Electric Air Compressors vs. Gas Air Compressors
Are you in need of quality air compressors for your next project? Here's a handy guide to help you choose between gas and electric.
Deciding to buy a gas or electric air compressor can leave you scratching your head.
You're tired of the noise. Not the noise of the compressors, but the noise of the "experts."
You want straightforward information so you can decide and move on. You've got a job site to run!
We understand how confusing it can be. There are a lot of choices. We want to help you find the right air compressor for your job.
We've put together a helpful list of things to consider. Just the facts. No hype, no bias, no opinions.
Read through these tips and you'll be able to make an informed decision.
- Pounds per Square Inch (PSI) - The air pressure delivered by a compressor.
- Cubic Feet per Minute (CFM) - The volume of air delivered in one minute of a compressor running at its optimal conditions.
Categories of Air Compressors
- Consumer - These are typically small units useful for inflating tires, sports balls, and running air tools with low volume and PSI requirements.
- Professional- or Contractor-Grade - These mid-size units are capable of powering air tools with greater PSI and CFM requirements. Some of these can run multiple air tools at the same time.
- Industrial - Larger machines with advanced features. They can deliver the highest needed air flow for extended periods of time.
Factors to Consider
Gas air compressors require adequate ventilation.
This is important enough to repeat with added emphasis: Gas air compressors require adequate ventilation!
Gasoline motor exhaust contains carbon monoxide. Carbon monoxide can build up to dangerous or fatal concentrations within minutes. You can't see it, you can't smell it, but it's there.
You also need to remember that gasoline is highly flammable. Even a tiny spark can ignite gas fumes. (That's actually how gas engines run, but you want to keep the sparks on the inside of the engine!)
These may be strong arguments in favor of electric air compressors. But keep reading, because they're not the only considerations.
Job Site Noise
Gas air compressors are generally louder than their electric counterparts. If you're working indoors, this is an obvious issue. But even if you're not in an enclosed space, you need to consider the noise factor.
This is not just an inconvenience. It's another safety consideration.
The U.S. Occupational Safety and Health Administration (OSHA) has established permissible noise exposures for the construction industry at 90 dB over an 8-hour day. According to the U.S. Department of Transportation's Construction Noise Handbook, an air compressor's sound level is 78 dB.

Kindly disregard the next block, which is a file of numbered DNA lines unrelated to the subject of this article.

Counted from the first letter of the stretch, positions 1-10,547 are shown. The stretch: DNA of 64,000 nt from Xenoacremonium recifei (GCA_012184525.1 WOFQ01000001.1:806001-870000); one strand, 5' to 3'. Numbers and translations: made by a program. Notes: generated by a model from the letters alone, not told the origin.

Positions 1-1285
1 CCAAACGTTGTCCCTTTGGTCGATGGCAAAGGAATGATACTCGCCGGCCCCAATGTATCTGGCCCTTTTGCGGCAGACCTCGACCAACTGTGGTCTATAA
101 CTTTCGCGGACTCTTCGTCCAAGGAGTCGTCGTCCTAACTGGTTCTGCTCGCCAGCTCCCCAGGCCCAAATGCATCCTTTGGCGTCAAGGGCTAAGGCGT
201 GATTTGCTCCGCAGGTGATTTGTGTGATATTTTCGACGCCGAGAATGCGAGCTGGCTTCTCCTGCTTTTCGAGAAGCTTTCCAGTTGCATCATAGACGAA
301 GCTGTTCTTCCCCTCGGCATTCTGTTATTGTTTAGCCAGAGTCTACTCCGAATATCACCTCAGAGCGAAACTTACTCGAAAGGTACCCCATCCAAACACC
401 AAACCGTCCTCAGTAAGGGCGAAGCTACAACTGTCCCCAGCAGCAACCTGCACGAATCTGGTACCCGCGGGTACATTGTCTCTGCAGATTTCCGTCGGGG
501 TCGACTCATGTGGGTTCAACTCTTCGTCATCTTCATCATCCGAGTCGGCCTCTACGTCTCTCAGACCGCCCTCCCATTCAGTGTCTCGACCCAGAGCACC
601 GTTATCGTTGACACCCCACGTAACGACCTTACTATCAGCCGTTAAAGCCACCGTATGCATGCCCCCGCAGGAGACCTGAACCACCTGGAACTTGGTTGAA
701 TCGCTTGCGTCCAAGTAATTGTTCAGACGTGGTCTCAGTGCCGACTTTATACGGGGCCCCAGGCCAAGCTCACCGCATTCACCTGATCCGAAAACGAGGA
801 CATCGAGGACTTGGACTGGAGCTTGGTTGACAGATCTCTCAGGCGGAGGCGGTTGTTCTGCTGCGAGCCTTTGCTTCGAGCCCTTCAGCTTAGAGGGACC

Add in the noise created by the backhoe, ground compactor, cement mixer truck, and various pneumatic tools, and your job site could be competing with the sound level of a jet plane engine!
Availability of Power
Electric air compressors require a power source. All. The. Time.
This may seem obvious, but you'd be surprised how many times people seem to forget that. Or they think the job site has power but it turns out that it doesn't.
Or worse--you have power, but you lose it in the middle of the day. Maybe you're working in an area where electrical storms are common. Fun fact about electrical storms: They sometimes create power outages.
Another common scenario is that you decide to "borrow" power from the homeowner. You power up all your nail guns and trip a circuit breaker. Now your customer--you know, the person writing the check--doesn't have power and it's your fault!
If your job site doesn't have its own power, or the power supply isn't reliable, you're going to want gas compressors instead of electric.
Opinions vs. Facts
There are many opinions about air compressors that are disguised as facts. Maybe they come from a reputable dealer. Maybe they come from your high school shop teacher.
Either way, those folks need to do better research.
You may find dealers that say, "You can't use an extension cord with an electric air compressor." But they don't tell you why not.
However, the Owner's Manual for the Rolair Model 3095HK18 has a very informative Electric Extension Cord Table. It lists the minimum recommended wire size for extension cords, based on the length of the extension cord and the horsepower of the compressor motor.
Apparently, you can use an extension cord with an electric compressor.
Maybe those dealers don't carry Rolair. Or they never read the Owner's Manual.
Size and Weight
You may be told that electric air compressors are smaller and lighter, and aren't suitable for heavy-duty tasks. That may be true if you're comparing consumer models to industrial models. But let's compare two contractor-grade models.
Both of these compressors are wheelbarrow-style, so portability and maneuverability aren't going to be a problem.
Still Can't Decide?
As we said earlier, deciding which kind of air compressor is right for your business can be confusing. There are many factors you have to consider -- from safety to job site location to weight and portability.
It's easy for some businesses. They always work indoors so they buy electric. Or they always work in areas with no power, so they buy gas.
But if your business is mobile. You work in different circumstances from job to job. What should you do?
You may want to cover all the bases and purchase both gas and electric. That way, no matter what circumstances you encounter or where your job site is, you can run your tools and get the job done on time.
We're Here to Help
And our help doesn't stop at the door. We provide every one of our customers with outstanding support after the sale as well.
Contact us today and let's start working together!